What's New

The project office of the Réseau express métropolitain (REM) wishes to inform drivers of major work to be done on Highway 40 (A40), which will require the complete closure of a portion of the highway between the A13 (exit 60) and Saint-Jean Boulevard (exit 52) in both directions, including the service roads, from 6 p.m. on Saturday, November 3 to 5 a.m. on Monday, November 5 (closures of the service lane as of 3 p.m. Saturday). Local traffic for stores and businesses in the area around the highway will be allowed.
 
For more information, visit REM.info/en or Mobility Montreal at quebec511.info
October 12, 2018 – At the Water Excellence ceremony held by Réseau Environnement, the City of Beaconsfield was awarded a certificate of recognition for its various initiatives relating to conserving drinking water, as part of Réseau Environnement’s Municipalité Écon’eau program. 
 
The annual Water Management Symposium that took place on October 10 and 11 aims to promote the communication and discussion of the shared opportunities and challenges of integrated water management, regulatory changes as well as new knowledge and techniques in treating and managing potable water, wastewater and stormwater.
 
This acknowledgement confirms the completion of Phase 2 of the program in which the City has been recognized for its leak detection program, its activities to raise awareness about drinking water conservation, as well as for the quality of the information available in the Water section of its website at beaconsfield.ca .
 
“We are proud to say that our total drinking water consumption decreases year after year. We regularly carry out awareness-raising activities as part of the Drinking Water Conservation Program: education in schools and day camps; communications organized on various platforms; participation in special events in addition to steps taken by our teams to discuss the subject of drinking water with the community (door-to-door campaign). The investment in replacing underground infrastructure ensures quality drinking water is distributed to residents and also makes sure wastewater drains efficiently. Each of these actions plays an important role in managing our resources responsibly,” states Mayor Georges Bourelle. 
 
Through the Municipalité Écon’eau program, Réseau Environnement supports municipalities in their efforts to reduce water consumption. Using methods developed by Réseau Environnement and the Ministry of Municipal Affairs and Land Occupancy, cities can measure their performance in terms of drinking water consumption and get recommendations on how to develop an action plan that meets the goals of the Quebec strategy for drinking water conservation. In addition to recognizing the efforts made, Municipalité Écon’eau also serves as a knowledge-exchange community that pools the expertise and experience of other members of the programs and experts in the field.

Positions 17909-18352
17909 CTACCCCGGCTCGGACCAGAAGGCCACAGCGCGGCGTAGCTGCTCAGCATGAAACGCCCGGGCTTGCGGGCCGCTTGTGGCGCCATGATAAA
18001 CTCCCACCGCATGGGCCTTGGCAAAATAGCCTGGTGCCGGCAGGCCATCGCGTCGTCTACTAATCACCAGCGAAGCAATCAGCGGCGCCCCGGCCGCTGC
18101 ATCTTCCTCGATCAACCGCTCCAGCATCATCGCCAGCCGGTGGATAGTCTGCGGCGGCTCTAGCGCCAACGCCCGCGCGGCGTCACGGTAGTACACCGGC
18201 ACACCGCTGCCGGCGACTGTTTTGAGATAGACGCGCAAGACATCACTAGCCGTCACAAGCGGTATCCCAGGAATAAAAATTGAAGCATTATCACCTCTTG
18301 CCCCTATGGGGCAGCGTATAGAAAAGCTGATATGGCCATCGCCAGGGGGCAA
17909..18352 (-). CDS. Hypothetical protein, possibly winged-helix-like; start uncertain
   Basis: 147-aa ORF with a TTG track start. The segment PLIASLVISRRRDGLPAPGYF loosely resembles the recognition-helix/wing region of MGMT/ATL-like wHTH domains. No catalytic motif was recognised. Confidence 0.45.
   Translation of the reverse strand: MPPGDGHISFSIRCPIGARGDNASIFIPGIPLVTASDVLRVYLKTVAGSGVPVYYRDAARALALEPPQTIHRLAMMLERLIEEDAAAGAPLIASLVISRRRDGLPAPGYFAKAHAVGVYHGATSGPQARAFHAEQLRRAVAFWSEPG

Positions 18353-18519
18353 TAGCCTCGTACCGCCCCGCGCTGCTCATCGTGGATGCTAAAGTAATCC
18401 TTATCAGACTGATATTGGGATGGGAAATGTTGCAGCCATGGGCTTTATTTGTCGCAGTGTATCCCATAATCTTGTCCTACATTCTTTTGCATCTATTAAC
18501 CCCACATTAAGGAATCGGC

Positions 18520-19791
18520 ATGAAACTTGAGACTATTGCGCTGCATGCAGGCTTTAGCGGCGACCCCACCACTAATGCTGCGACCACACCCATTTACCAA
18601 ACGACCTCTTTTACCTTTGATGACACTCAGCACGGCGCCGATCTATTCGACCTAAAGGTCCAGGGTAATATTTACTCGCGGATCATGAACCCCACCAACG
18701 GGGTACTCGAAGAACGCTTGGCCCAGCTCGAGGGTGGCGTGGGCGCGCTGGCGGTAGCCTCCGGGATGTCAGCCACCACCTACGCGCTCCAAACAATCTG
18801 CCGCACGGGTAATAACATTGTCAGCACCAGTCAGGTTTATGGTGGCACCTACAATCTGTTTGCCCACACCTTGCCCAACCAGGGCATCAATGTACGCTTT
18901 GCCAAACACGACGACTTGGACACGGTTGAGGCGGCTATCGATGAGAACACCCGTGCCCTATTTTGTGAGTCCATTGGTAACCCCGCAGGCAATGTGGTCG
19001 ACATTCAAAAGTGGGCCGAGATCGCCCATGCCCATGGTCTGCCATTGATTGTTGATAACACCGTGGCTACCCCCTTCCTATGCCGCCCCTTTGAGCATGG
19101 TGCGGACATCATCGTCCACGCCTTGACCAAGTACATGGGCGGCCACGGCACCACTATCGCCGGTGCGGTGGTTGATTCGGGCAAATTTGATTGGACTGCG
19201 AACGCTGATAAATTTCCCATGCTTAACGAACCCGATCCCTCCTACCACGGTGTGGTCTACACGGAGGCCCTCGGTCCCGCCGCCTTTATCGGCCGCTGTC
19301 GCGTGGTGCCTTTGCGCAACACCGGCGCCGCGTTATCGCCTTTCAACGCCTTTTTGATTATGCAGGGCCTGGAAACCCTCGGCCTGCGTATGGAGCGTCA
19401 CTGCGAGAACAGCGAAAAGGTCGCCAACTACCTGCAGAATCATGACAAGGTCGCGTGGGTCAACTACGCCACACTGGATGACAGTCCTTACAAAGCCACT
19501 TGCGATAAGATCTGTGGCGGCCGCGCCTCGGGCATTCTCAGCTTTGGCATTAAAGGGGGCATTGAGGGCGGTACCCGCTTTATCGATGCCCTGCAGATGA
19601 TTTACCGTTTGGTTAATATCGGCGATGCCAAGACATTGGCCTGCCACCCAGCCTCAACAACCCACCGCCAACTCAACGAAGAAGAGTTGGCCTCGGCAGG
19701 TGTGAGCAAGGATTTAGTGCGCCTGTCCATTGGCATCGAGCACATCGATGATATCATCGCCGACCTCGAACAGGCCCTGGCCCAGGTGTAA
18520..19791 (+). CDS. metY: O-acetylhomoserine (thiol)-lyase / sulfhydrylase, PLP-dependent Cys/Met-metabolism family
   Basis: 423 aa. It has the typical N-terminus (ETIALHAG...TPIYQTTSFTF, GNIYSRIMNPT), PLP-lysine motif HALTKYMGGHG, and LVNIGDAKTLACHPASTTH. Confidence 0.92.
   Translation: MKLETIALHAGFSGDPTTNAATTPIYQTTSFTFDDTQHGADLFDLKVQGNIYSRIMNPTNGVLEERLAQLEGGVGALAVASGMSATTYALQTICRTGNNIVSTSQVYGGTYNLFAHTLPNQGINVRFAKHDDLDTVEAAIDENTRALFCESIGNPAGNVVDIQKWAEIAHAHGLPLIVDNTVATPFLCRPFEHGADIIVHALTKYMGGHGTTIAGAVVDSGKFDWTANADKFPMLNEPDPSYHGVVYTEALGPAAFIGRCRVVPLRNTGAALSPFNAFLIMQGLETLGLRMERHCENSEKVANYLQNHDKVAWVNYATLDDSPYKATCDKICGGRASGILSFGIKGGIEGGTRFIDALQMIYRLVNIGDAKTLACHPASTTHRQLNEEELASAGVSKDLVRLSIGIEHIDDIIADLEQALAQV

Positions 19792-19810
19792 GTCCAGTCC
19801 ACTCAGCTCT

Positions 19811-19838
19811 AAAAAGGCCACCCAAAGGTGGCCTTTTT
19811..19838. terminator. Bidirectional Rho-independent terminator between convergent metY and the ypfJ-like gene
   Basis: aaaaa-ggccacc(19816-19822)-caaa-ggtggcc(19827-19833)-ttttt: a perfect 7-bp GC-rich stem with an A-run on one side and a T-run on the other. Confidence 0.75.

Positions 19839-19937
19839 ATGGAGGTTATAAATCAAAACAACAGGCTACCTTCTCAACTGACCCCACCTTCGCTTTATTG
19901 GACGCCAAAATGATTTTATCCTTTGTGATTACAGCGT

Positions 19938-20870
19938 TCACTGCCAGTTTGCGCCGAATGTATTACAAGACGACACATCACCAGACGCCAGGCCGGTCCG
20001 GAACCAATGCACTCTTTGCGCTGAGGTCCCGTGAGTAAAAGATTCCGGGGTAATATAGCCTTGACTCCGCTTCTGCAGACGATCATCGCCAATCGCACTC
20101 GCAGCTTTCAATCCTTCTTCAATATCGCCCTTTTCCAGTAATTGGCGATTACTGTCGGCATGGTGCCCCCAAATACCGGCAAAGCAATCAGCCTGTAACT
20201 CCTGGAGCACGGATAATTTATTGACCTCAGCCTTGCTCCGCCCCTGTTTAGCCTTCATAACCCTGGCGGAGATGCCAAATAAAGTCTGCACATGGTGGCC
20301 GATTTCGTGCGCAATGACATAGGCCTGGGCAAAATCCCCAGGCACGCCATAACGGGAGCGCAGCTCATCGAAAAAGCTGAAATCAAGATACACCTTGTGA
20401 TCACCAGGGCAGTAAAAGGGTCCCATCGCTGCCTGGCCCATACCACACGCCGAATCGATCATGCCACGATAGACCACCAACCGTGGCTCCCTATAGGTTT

fumer canabisNew provisions concerning smoking on Beaconsfield’s territory
The City has recently adopted an amendment to the Nuisance By-law BEAC-033 which provides that smoking tobacco products as well as any other products or substances, whether natural or chemical, that may be smoked by any means, including electronic cigarettes or any other device of this nature is prohibited on public property, excluding streets, alleys and sidewalks.

October 10, 2018 - Recent federal and provincial legislation on the remuneration for elected municipal officials is leading to a revision of their compensation, in particular due to the abolition of the untaxed expense allowance and new criteria established.

“It is our duty to assure that the citizens’ representatives are adequately remunerated in compliance with the modified legal provisions, moral obligations and tax payers’ ability to pay," explains Mayor Georges Bourelle.
 
The revision of the remuneration was accomplished by following Council’s specific instructions to situate Beaconsfield in the lower stratum for elected officials of municipalities similar in terms of population.
 
A three-fold comparative remuneration basis was developed to ensure that Council members receive equal, just and reasonable compensation. The comparables were evaluated according to the remuneration for elected officials in cities with similar profiles as well as in the 15 demerged suburban municipalities, and by using a calculation tool offered by the Union des municipalités du Québec (please consult documents below for further information).
 
It was determined that the most equitable basis of comparison was to divide the total cost of remuneration in municipalities of similar population by the number of citizens. 27 municipalities throughout the province, including Beaconsfield, share a similar demographic size.
 
“In addition, we have used data from 2018 or prior. In this way, the remuneration of Beaconsfield elected officials will be in line with the median and below average. This procedure also limits the growth in compensation, for the benefit of our taxpayers," concludes Mayor Bourelle.